Friday 18th January 2019

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Not a drop of snow – but there are snowdrops!


We looked at a variety of indoor and outdoor plants, and identified them all as Euphorbias (spurges).  This is a large and very diverse genus of flowering plants (there are over 2,000 types) varying from annuals to shrubs and trees, coming from all over the world.  Even the Christmas poinsettia is a euphorbia.  What unites them is their milky white, poisonous sap and the shape and form of their heads of flowers.  It is essential that they (and all plants) be labelled correctly so that they can be uniquely identified.

Euphorbia splendens, or crown of thorns


Euphorbia myrsinites


Euphorbia mellifera


Euphorbia wulfenii


When writing labels, the genus name comes first, starting with a capital letter.  This is followed by the species name, written in lower case.  Often there is a third descriptor – the cultivar name – indicating that the plant is a cultivated variety.  The first letter of this name is also capitalized and the name itself is set within single quotation marks.

Here, for example,  is Euphorbia griffithii ‘Fireglow’

….not forgetting the label, written with a permanent ink marker


Plant Ident.

This week, Bridge focused our attention on the beauty of twigs and buds.  There are ways of identifying trees and shrubs, even without their flowers and leaves.

Sambucus nigra ‘Black Lace’


Buds appear symmetrically opposite each other on pale new shoots.  Eventually the buds present as creamy-pink before opening to produce pale pink flower heads, which contrast with the almost black, dissected foliage. An excellent ornamental plant which responds well to being cut hard back in the winter.

Cornus sp.


The stems of this wild dogwood are flushed red and green, typical of the species.



The vivid green stem of this willow is pliable and lends itself to being woven into decorative garden arches, living willow sculptures, baskets etc.

Carpinus betulus


The name hornbeam comes from the hardness of the timber: it seems that ‘horn’ means ‘hard’ and ‘beam’ means ‘tree’ in Old English. Very similar in appearance to beech, but hornbeam leaves are more deeply veined and the edges more noticeably serrated.

Betula jaquemontii


The shiny red-brown bark of the twig indicates it is from the silver birch.  However, as trees mature, it is their silvery-white bark which makes them so distinctive in winter.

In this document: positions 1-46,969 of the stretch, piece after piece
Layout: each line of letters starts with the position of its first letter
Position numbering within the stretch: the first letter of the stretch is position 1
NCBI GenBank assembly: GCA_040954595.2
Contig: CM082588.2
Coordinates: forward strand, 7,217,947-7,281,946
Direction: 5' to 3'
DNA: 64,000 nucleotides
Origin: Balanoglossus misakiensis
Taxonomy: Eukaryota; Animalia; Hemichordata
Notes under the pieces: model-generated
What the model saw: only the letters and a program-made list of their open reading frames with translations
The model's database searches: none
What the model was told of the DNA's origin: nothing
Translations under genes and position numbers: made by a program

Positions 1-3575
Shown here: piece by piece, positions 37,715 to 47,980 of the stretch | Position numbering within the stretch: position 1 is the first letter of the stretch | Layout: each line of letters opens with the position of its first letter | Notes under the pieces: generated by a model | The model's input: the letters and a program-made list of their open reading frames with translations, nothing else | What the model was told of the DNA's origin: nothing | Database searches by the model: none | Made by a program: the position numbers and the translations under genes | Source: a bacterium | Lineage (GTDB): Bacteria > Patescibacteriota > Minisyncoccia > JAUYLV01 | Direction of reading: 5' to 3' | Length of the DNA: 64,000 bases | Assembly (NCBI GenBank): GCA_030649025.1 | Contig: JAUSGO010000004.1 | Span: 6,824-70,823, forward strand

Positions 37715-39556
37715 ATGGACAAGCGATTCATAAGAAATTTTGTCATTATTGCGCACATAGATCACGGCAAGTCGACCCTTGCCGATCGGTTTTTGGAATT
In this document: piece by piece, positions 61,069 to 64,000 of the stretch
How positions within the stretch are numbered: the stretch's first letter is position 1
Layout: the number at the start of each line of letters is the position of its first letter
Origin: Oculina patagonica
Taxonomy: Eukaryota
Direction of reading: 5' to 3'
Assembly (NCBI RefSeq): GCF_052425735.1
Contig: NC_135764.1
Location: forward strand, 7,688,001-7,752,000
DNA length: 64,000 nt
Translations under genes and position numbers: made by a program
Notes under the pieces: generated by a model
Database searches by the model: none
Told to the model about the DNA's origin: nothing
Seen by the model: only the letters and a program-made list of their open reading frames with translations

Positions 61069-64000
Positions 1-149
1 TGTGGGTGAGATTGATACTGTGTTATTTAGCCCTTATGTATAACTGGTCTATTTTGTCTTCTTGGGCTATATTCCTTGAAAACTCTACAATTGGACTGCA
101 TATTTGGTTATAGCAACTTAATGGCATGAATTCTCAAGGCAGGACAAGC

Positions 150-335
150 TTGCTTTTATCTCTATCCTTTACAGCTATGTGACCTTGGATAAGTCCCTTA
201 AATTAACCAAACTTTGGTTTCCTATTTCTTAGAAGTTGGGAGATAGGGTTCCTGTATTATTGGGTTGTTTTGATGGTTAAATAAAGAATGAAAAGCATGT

Ginkgo biloba 



Also known as the Maidenhair tree, the bark of this ancient tree is pale grey-brown.  The buds emerge from stubby spurs.

 Fraxinus excelsior


Ash has the darkest of black buds.  Its bark is ash grey and smooth until the tree gets older, when fissures appear.  In spring, shoots emerge from the buds which produce clusters of small purple flowers.

Prunus serrulata ‘Tai Haku’


The fat little buds of the great white cherry glow chestnut brown and are clustered together.  The twigs are knobbly in appearance.

Cattus problemicus


This is a perennial difficulty when trying to do an accurate plant ident.

Jobs for the week:

Plant up window boxes


Using polystyrene to fill the base means that less compost is needed and the container is lighter to carry.  It also helps with drainage.  This box is going to be planted up with primulas.


Et voilà!


And this one is getting Festuca glauca and some fuschias

Take hardwood cuttings from prunings 


This philadelphus is in need of a good haircut, and now is a good time.  Pruning and cutting back shrubs like elder (Sambucus nigra ‘Black Lace’), Kerria japonica and Philadelphus coronarius ‘Aureus’ keeps them in check, thins them out and encourage strong new growth.  Taking hardwood cuttings from the prunings is a means of propagating new stock.  (We call it “free plants”.)



A few judicious snips and…..


Cover with grit and water.  Say the magic words.  Then it’s a waiting game.

Prune the apple tree

….. and prune the rosehips scrambling through the tree


Hmm.  I need to get a bit higher


This is more like it


I don’t think she’s coming down

Well, this looks like one way of getting her down









Work on tulip tree bed 

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The sun shines on the righteous

Prune the winter flowering honeysuckle

That’s Lonicera fragrantissima, for the Latin speakers amongst us, being pruned on the left-hand side of the photo below.  Viburnum bodnantense ‘Dawn’ will also be pruned, and pulmonarias added to the bed to provide spring interest.


It’s a hive of activity here.

Clear out the shed

The Marie Kondo life-changing magic of tidying.


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Any bidders?

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Something is definitely sparking joy




Well impressed

Pot up new camellias


Hope that’s ericaceous compost?

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It most certainly is!

The end of another productive session


Primulas looking prim and perfect